Wednesday, October 30, 2019

The Cuban National Anthem: A History




The Cienfuegos Choir, Cuba

El Himno de Bayamo (The Bayamo Anthem) is the national anthem of Cuba. The anthem was first performed during the Battle of Bayamo in 1868. Perucho Figueredo, who took part in the battle, wrote and composed the song.  Officially adopted in 1902, the anthem was retained after the revolution of 1959. 

The Cuban War of Independence was the last of three liberation wars that Cuba fought against Spain, the other two being the Ten Years' War (1868–1878) and the Little War (1879–1880). The final three months of the conflict escalated to become the Spanish–American War, with United States forces being deployed in Cuba, Puerto Rico, and the Philippine Islands against Spain.

To combat, run, Bayamesans!
For the homeland looks proudly upon you;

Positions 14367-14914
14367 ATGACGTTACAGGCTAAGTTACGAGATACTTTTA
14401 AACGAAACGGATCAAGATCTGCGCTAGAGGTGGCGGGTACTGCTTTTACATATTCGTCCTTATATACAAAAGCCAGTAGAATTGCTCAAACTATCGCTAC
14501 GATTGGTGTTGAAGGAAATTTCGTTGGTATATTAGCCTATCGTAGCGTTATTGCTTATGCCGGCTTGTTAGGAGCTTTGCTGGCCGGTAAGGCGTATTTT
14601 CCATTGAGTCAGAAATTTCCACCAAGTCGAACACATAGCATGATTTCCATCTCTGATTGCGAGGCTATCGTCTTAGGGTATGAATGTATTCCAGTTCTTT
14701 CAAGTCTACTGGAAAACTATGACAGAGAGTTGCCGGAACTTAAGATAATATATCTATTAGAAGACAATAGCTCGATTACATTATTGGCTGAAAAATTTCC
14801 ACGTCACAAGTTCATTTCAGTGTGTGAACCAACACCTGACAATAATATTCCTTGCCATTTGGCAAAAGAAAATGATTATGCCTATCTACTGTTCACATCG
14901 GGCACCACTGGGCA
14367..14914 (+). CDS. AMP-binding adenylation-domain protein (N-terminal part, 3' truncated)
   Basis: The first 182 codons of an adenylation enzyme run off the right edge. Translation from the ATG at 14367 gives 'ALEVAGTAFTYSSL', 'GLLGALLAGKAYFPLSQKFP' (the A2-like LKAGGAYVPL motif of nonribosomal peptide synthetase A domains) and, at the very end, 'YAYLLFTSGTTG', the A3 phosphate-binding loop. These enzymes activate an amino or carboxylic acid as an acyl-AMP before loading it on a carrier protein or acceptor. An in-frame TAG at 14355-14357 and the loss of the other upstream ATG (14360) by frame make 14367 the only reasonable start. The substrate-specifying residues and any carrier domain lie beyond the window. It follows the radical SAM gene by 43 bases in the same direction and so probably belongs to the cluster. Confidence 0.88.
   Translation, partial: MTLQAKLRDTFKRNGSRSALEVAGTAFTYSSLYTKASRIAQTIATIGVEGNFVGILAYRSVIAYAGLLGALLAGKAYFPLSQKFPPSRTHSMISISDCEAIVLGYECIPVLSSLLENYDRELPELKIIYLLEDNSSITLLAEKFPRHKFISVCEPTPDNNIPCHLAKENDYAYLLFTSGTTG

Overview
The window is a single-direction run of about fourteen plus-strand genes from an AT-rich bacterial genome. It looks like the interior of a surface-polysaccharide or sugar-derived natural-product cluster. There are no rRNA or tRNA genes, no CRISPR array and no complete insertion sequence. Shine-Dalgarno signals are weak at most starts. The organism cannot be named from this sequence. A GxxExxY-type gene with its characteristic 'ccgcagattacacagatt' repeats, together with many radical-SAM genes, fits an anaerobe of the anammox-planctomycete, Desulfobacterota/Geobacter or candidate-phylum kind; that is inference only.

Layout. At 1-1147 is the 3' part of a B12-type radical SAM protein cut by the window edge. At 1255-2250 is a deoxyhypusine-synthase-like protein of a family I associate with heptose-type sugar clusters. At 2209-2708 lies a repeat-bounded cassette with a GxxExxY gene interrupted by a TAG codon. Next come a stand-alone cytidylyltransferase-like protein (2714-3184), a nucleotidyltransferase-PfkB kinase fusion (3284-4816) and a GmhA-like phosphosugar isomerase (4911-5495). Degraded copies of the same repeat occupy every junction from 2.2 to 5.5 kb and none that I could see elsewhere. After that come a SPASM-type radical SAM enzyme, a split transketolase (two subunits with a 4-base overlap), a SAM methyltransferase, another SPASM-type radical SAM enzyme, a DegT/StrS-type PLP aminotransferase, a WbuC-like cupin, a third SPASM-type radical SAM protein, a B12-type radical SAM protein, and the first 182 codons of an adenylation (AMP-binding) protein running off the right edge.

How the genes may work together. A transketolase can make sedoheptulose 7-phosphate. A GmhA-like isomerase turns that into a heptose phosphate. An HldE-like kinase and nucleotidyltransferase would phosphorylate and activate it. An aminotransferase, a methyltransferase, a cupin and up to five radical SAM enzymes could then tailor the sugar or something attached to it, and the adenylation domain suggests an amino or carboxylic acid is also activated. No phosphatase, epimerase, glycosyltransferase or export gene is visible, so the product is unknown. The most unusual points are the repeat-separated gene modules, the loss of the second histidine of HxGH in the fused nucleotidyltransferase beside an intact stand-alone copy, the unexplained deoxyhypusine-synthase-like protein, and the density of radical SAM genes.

Do not fear a glorious death,
For to die for the homeland is to live.


To live in chains is to live
Mired in shame and disgrace.
Hear the sound of the bugle:
To arms, brave ones, run!


Fear not the vicious Iberians,
They are cowards like every tyrant.
They cannot oppose the spirited Cuban;
Their empire has forever fallen.


Free Cuba! Spain has already died,
Its power and pride, where did it go?
Hear the sound of the bugle:
To arms, brave ones, run!


Behold our triumphant troops,
Behold those who have fallen.
Because they were cowards, they flee defeated;
Because we were brave, we knew how to triumph.


Free Cuba! we can shout
From the cannon's terrible boom.
Hear the sound of the bugle,
To arms, brave ones, run!







A brief history of the causes and methods of U.S. intervention in Latin America from the Spanish American War to the era of the Good Neighbor Policy.

The Monroe Doctrine effectively expressed the U.S. conception of the “Western Hemisphere idea” ... that notion which predicates a special relationship between the countries of the Americas that sets them apart from the rest of the world. Largely ineffectual when pronounced the Monroe statement eventually came to delimit relations between the Western Hemisphere and the rest of the world; and served as a constant referral point in the development of U.S.-Latin American policy.

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